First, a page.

Shopping Cart

Moonshine: How Prohibition Gave Birth to NASCAR

It wasn’t gasoline—but moonshine—that fueled the growth of stock car racing in Appalachia and led to the rise of NASCAR. Even after Junior Johnson tore up dirt tracks across the South and notched five victories on the NASCAR circuit in 1955, stock car racing’s newest star continued to return home to the mountains of North Carolina to work in the family business—moonshining.

Johnson’s ancestors had been making moonshine since the days of the Whiskey Rebellion, and so many cases of hooch were packed inside Johnson’s house while he was growing up that he needed to climb over stacks of them just to reach his bed each night. When the authorities raided the family farm and arrested Johnson’s father in 1935, they confiscated more than 7,000 gallons of whiskey in what was then the largest inland seizure of illegal alcohol… read more >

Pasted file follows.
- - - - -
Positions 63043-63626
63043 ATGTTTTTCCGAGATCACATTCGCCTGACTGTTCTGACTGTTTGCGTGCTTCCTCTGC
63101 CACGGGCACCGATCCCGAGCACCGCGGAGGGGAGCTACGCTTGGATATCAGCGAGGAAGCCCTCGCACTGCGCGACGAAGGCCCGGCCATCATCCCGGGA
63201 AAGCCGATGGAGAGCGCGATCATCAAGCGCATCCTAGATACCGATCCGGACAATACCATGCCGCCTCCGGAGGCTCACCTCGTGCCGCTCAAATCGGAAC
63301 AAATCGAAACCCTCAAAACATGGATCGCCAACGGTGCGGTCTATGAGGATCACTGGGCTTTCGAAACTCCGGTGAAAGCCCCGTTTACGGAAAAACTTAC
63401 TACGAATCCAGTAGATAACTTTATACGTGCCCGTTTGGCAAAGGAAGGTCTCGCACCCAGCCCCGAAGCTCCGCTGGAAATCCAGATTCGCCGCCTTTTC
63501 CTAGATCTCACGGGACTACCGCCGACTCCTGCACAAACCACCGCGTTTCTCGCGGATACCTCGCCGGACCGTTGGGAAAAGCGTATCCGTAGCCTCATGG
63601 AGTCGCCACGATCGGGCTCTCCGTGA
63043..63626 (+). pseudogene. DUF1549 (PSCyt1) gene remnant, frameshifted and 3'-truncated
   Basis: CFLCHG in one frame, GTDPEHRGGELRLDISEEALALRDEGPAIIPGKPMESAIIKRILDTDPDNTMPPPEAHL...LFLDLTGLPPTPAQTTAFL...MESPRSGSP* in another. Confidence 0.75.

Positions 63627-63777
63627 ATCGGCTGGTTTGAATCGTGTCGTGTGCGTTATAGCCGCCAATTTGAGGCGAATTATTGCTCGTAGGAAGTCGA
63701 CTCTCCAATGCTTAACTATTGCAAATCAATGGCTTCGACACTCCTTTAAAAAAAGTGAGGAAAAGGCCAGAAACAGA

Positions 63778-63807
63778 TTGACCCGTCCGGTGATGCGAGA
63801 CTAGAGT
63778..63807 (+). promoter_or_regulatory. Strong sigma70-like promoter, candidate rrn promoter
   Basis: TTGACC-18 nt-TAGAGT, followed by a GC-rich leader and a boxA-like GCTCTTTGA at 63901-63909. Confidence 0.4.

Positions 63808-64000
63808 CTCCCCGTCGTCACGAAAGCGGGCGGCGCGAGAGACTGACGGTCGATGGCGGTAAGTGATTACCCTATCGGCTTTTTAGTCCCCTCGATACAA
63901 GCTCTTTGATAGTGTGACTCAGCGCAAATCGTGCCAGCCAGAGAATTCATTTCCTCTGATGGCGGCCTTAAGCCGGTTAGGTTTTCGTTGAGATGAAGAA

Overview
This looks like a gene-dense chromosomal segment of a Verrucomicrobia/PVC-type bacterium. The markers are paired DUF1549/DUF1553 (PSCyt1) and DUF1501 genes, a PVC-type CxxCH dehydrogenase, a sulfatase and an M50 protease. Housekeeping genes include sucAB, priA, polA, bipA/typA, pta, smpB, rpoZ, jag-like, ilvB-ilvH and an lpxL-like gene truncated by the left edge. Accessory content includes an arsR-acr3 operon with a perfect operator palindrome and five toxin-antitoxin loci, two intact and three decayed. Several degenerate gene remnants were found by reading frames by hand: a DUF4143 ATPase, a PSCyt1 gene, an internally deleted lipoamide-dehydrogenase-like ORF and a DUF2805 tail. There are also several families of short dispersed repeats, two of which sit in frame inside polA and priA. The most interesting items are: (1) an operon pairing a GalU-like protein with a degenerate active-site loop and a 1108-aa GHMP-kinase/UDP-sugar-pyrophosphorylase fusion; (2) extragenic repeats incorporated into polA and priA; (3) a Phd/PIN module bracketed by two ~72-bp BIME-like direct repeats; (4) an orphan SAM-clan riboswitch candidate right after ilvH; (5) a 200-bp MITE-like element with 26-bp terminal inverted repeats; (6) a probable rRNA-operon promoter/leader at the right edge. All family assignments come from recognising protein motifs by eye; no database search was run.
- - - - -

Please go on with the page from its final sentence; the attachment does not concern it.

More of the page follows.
More Gourmet Blogage

Man of Action

“Everyone who has taken a shower has had an idea. It’s the person who gets out of the shower, dries off, and does something about

Read More »

from the shop

check out more designs in the shop »

Drop your email addy to subscribe to our occasional newsletter with a few blog posts, new designs, and even coupon codes and deals.

Smoke on the water

By the early Sixties — let’s say, just before the dawn of the American muscle car era, small-batch fiberglass sports car bodies had become a

Read More »
Psyne Co.